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    Difference between slow and fast 5G Standalone deployment worth £7.4bn to UK economy, says Vodafone

    Delivering the speedy rollout of Standalone 5G across the UK could be worth as much as £7.4bn in additional economic value by 2030 compared to a slower rollout, according to research from Vodafone.

    5G Standalone coverage in all populated areas by 2030 is a core ambition of the Government’s Wireless Infrastructure Strategy. However, according to economic modelling commissioned by Vodafone UK and conducted by WPI Economics, there is a significant difference between slow and rapid rollout of Standalone 5G.

    Ahmed Essam, CEO of Vodafone UK, explains: “Speed matters when it comes to the availability of the most technologically advanced digital networks. Digital technology has the potential to transform the way we live, work and access vital public services. The faster we can make these opportunities available to customers, the greater the overall impact to the UK.

    “We’ve already begun, but the proposed combination with Three UK will mean we have the scale to accelerate investment to bring benefits to businesses and consumers sooner rather than later. We have committed to £11bn of investment to deliver Standalone 5G across the UK.”

    Minister for Data and Digital Infrastructure, Sir John Whittingdale, adds: “In our increasingly connected digital world, access to high-speed, reliable connectivity has become an essential part of everyday life. This research shows exactly why we’ve made rolling out high-speed connectivity a top priority – bringing lightning-fast internet to every corner of the UK will help transform our communities by injecting more than £7bn into our tech-driven economy by the end of the decade.”

    Speeding deployment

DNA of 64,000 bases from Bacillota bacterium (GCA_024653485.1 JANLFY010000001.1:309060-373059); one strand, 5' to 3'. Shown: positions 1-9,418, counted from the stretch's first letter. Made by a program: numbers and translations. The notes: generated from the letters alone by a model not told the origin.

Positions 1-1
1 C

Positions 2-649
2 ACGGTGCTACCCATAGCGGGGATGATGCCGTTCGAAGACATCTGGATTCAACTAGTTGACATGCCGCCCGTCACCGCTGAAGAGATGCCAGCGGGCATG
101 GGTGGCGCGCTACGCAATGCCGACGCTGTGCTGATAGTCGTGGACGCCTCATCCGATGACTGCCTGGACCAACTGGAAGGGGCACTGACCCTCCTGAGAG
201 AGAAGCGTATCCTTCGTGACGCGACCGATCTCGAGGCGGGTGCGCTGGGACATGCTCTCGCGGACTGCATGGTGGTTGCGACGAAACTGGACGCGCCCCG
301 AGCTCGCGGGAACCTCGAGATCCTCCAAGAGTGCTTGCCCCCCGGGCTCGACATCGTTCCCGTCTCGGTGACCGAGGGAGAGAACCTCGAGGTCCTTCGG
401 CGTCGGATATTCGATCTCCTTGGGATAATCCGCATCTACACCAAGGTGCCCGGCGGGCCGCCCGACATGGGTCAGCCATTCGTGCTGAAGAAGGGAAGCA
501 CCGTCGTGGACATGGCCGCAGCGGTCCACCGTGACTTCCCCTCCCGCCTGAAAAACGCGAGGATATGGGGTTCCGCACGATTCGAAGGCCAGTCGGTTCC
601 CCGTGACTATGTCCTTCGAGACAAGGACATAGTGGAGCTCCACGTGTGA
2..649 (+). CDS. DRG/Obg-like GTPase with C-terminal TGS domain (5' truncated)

In comparison to a sluggish deployment of 5G Standalone, the benefits of an accelerated rollout are particularly high in regions such as the South East, which could see an additional £790m by 2030, or the East Midlands with an additional £310m by 2030 – with these same regions also having the most to lose under a delayed rollout.

    Regions such as the South West and the North West are also set to realise an additional £425m and £235m respectively in terms of economic benefit by 2030 as a result of 5G Standalone. Indeed, every region surveyed experienced significant economic returns when modelled as a good investment environment, whilst all are set to lose when benchmarked against a poor investment environment.

    Previous research by Vodafone UK found that if rural communities had the same 5G coverage as urban areas, 838,000 more people would have some access to 5G, where none currently exists. The efficient rollout of 5G networks can therefore be a key contributor to Levelling Up and removing the rural digital divide.

    However, the report goes on to argue that these applications will not materialise without a more consolidated mobile market. Vodafone’s proposed merger with Three UK would increase capacity by 75% by 2028, enabling the new combined entity to commit to investing over £11bn in the UK’s 5G network by 2034, delivering £5bn per year in economic benefit by 2030.

    The importance of Vodafone Three merger

    The research underlines the importance of the combined Vodafone/Three UK network which will reach more than 99% population coverage with a 5G Standalone network by 2034, and over 95% population coverage by 2030, in full support of the Government’s Wireless Infrastructure Strategy ambitions for nationwide coverage of 5G Standalone in all populated areas by 2030.

    5G Standalone infrastructure has the potential to transform the way people access public services, cut rail journey times and help reduce carbon emissions. 5G calsoould deliver tangible benefits to people right across the country, including higher quality remote 5G-enabled check-ups and patient monitoring will reduce the need for GP and hospital visits, resulting in £1 billion of NHS savings per year – savings which could cover the equivalent of 15,400 new full-time nursing posts.

    Installing 5G-enabled sensors, which detect problems on railways and trains, would reduce delays and cancellations, saving passengers more than 25 million hours over five years. That time saved for passengers is worth £326 million in productivity and wellbeing benefits. This aligns with recent industry findings which note that the virtual coupling of trains enabled by 5G could provide a 43% reduction in train separation distances, allowing for a marked increase in the number of services offered, without other upgrades to legacy infrastructure having to be considered.

    5G-powered smart city lights, which detect movement to turn on or dim street lighting, could save local councils £700 million over the next five years. They could also reduce emissions by one million tonnes of CO2 – the equivalent of replacing 250,000 petrol or diesel cars with electric.

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